Copying files from FAT media to EXT3 partition easy or not?

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Copying files from FAT media to EXT3 partition easy or not?

Postby gumby on Mon Mar 02, 2009 11:18 am

I'm soon going to install Mint and will create a separate partition for /Home for my personal data. I was planning to format it as EXT3, but now I am finding info on google that suggests that it's not so easy to copy files from a FAT32 or FAT16 disk to an EXT3 disk. I have tons of files from my old computer now on external hard drives, DVDs, and flash drives, and I believe these are all FAT formatted media. I want to copy these files to my new Linux personal data partition after I create it. The info I'm finding says that you can copy stuff on NTFS formatted media over to EXT3 easily, but not from FAT. Is this true?

If so, should I instead format my Personal Data Partition as NTFS, just so I can easily copy my archived files over?

My new computer's HD is probably NTFS I think. Could I instead copy my archives from the FAT media to my new NTFS internal hard drive, and then copy again from there to the EXT3 partition? Is that the best solution? Thanks for any answers.
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Re: Copying files from FAT media to EXT3 partition easy or not?

Postby Decemberdoom on Mon Mar 02, 2009 12:17 pm

Should be no problem, do it in Linux though, as opposed to using FS-Driver, simply because Linux has very good support for both File-Systems. It might be a bit slower if you're copying from NTFS/FAT to ext3, but there shouldn't be any real trouble.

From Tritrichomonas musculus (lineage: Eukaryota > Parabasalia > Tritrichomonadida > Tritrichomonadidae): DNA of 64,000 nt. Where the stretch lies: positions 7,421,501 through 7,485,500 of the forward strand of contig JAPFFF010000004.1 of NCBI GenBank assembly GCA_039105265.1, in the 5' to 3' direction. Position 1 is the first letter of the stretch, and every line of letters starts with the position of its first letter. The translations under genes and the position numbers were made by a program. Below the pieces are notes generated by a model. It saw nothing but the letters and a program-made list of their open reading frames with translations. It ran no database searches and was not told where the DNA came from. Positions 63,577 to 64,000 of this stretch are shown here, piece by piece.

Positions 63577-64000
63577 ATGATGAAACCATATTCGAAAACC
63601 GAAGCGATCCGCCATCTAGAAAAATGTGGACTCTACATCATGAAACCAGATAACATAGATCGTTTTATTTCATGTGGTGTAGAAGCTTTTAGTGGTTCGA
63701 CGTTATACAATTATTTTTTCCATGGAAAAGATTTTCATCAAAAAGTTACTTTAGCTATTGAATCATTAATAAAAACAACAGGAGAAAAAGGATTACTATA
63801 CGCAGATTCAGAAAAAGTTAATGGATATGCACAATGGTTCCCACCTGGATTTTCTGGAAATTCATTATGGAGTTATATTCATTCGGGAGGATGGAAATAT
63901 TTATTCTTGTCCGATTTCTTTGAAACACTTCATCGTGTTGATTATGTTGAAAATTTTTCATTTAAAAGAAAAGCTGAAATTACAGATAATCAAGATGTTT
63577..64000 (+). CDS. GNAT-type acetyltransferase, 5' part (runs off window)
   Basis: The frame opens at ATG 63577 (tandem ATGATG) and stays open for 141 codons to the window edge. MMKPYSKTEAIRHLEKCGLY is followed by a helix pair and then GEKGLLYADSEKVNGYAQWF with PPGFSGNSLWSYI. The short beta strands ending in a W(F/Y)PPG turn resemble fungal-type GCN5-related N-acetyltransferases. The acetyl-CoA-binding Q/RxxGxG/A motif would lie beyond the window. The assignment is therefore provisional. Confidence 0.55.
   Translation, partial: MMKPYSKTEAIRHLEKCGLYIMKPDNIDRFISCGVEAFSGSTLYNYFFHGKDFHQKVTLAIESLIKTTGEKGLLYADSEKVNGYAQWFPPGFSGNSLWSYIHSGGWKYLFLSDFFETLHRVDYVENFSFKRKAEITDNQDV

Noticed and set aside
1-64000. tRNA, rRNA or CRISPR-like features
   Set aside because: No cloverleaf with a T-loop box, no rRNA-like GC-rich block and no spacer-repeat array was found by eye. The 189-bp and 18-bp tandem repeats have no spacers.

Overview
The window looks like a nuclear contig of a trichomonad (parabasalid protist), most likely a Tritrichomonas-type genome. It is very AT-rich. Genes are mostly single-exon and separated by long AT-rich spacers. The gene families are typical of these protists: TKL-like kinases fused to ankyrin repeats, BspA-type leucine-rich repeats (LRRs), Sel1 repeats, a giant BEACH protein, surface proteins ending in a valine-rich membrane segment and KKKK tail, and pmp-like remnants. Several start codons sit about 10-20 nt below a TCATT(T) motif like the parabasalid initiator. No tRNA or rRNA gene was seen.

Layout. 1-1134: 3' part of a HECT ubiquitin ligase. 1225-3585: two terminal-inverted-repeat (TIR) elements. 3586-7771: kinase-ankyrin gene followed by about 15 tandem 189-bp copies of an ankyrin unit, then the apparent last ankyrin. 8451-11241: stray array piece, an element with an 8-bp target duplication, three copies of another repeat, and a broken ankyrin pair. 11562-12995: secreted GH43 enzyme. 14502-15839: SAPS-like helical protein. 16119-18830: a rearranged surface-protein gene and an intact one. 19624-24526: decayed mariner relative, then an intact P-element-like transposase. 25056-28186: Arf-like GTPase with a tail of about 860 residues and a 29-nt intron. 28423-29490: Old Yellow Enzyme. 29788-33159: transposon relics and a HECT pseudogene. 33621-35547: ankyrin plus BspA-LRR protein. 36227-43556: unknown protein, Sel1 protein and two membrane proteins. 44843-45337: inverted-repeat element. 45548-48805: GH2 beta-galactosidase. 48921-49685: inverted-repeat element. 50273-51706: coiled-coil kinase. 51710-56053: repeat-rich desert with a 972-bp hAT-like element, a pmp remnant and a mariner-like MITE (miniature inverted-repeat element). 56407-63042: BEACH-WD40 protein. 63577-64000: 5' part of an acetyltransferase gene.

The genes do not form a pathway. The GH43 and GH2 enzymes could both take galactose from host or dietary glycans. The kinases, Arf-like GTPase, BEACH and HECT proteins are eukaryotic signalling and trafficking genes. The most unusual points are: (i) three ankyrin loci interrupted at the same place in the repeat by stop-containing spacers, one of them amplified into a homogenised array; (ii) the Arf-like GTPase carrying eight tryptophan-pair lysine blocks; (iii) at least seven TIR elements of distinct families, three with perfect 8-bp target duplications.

In fact, my old MP3player is formated as FAT16, and I've never had any trouble using it as a flash drive to sync home and school computers with Linux.
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Re: Copying files from FAT media to EXT3 partition easy or not?

Postby altair4 on Mon Mar 02, 2009 1:24 pm

Just about everyone that has dual booted Windows and Linux in the past decade or so have set up a common FAT32 partition so that windows and linux can have read, write , copy, and move capabilities. Whoever wrote that it was an issue in your google search was a dingbat :)

EDIT: There is one issue - file size. A FAT32 partition can only handle file sizes up to 4GB. I'm talking about individual files here not directories or folders. If you have a single file that exceeds 4GB then you need NTFS.
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Re: Copying files from FAT media to EXT3 partition easy or not?

Postby locutus on Mon Mar 02, 2009 2:07 pm